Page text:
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Discussion Starter #1
While many people on this board would be FAR more interested in lead times for a Bolt, I thought I would post our experience in ordering a new 2017 Volt, now named "Voltio de los Muertos", and document how long the process took for me and my wife. We decided to take the plunge and order a Volt rather than buying from dealer stock for a couple of reasons:

1. We knew we wanted the Volt before the end of the year to take advantage of the Fed credit in 2016
2. We were not in a position to afford the payment during the fall, but knew the situation would change shortly
3. Getting near the end of the year we felt that we may not be able to find the specific option set we wanted when we went to buy (Premier trim, DC 1 & 2, ACC, Kinetic Blue, Nav, charge port light and interior mood lighting)
4. We hoped that we would find a slightly better deal in November than in September

While it now looks like #4 won't be happening (no Private Offers have been reported lately, and actually in Southern CA the factory offers have gone slightly down this year compared to last year, and even from earlier in the year), the other three points still are correct. For those curious, it looks like the final deal will be $5200 off sticker ($1000 GM rebate plus $4200 Rydell discount), but likely no tag discount.

So here's the timeline so far:

9/17 - Ordered the 2017 Volt Premier from Chris at Rydell Chevrolet (great experience and highly recommend them!)
9/20 - Rydell placed the order with their weekly allocation (for anyone ordering from low Volt volume dealerships this step is critical - if the dealer can't/won't give you an allocation slot you're dead in the water until they do so make sure to ask when they will submit the order BEFORE plunking down the deposit!)
9/29 - Chevrolet assigned a TPW of 10/24
10/31 - Voltio de los Muertos assembly is complete! (look at the date and now you can see why we named it that)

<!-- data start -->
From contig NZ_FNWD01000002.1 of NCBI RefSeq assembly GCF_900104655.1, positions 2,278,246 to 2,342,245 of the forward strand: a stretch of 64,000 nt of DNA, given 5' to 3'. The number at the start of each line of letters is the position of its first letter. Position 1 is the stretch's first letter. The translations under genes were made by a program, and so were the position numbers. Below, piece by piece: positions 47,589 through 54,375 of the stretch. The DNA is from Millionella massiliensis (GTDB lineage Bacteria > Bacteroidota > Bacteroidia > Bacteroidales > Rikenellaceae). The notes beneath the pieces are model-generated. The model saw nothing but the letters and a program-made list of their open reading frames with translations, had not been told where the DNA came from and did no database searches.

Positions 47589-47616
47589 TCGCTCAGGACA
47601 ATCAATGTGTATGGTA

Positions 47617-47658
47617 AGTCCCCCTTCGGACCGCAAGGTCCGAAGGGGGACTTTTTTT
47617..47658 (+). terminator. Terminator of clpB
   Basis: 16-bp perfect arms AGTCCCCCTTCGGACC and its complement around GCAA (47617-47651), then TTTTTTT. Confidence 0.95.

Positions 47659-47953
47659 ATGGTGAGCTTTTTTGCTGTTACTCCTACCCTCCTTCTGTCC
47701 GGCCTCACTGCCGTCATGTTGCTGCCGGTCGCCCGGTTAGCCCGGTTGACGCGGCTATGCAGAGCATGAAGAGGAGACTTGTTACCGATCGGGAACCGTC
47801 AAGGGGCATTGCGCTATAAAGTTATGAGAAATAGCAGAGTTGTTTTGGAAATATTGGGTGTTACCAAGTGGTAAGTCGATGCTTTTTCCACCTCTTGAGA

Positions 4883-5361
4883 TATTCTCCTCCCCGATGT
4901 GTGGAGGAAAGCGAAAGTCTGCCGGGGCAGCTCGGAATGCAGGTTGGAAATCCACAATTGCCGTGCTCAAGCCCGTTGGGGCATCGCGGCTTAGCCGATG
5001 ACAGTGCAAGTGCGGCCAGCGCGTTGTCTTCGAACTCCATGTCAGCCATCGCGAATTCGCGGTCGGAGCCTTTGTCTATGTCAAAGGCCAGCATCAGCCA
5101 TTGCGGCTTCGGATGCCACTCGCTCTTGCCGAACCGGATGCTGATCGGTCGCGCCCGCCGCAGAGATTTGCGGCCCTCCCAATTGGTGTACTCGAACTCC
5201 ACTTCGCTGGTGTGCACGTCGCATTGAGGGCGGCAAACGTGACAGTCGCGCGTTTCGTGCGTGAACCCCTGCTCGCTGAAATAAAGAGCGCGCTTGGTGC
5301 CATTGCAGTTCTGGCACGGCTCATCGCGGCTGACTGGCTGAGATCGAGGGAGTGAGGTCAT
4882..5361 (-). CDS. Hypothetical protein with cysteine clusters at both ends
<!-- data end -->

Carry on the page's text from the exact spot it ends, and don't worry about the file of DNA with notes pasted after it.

11/4 - Car is shipped from factory
11/11 - Expected delivery date to rail yard in Mira Loma, CA (near Riverside, about 50 miles from the dealership)
11/15(?) - Car expected at dealership for prep and LPO installation

End result is from actual dealer order to car delivery to the dealer will be about 56 days, or exactly 8 weeks. I think the wife still isn't sure about the Volt because of her self-admitted "range anxiety", even though it will be her car and her daily total round-trip commute is only about 20 miles (so no commuting gas for us!), I'm looking forward to commandeering it on weekends and having a blast!

Oh, and a HUGE thanks to everyone on this board who shares information about the Volt. I learned a ton about the car by lurking and reading over the past year - far more than from any other source I have found.
 

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Range Anxiety in a Volt, does that mean you don't intend to put fuel in it?

Re the order process, it can be all over the board, I placed my order for a 2014 Stingray on May 21st, it wasn't built until July 18th, shipped on July 24th, arrived dealer on July 25th (on a truck from BG to dealers in southern IL/MO) and I picked it up on July 26th.

I ordered my 2016 Equinox on Nov 16th, built Dec 5th and delivered to dealer on Dec 15th, delivered on Dec 16th.

It's a crap shoot, but the allocation is the wild card.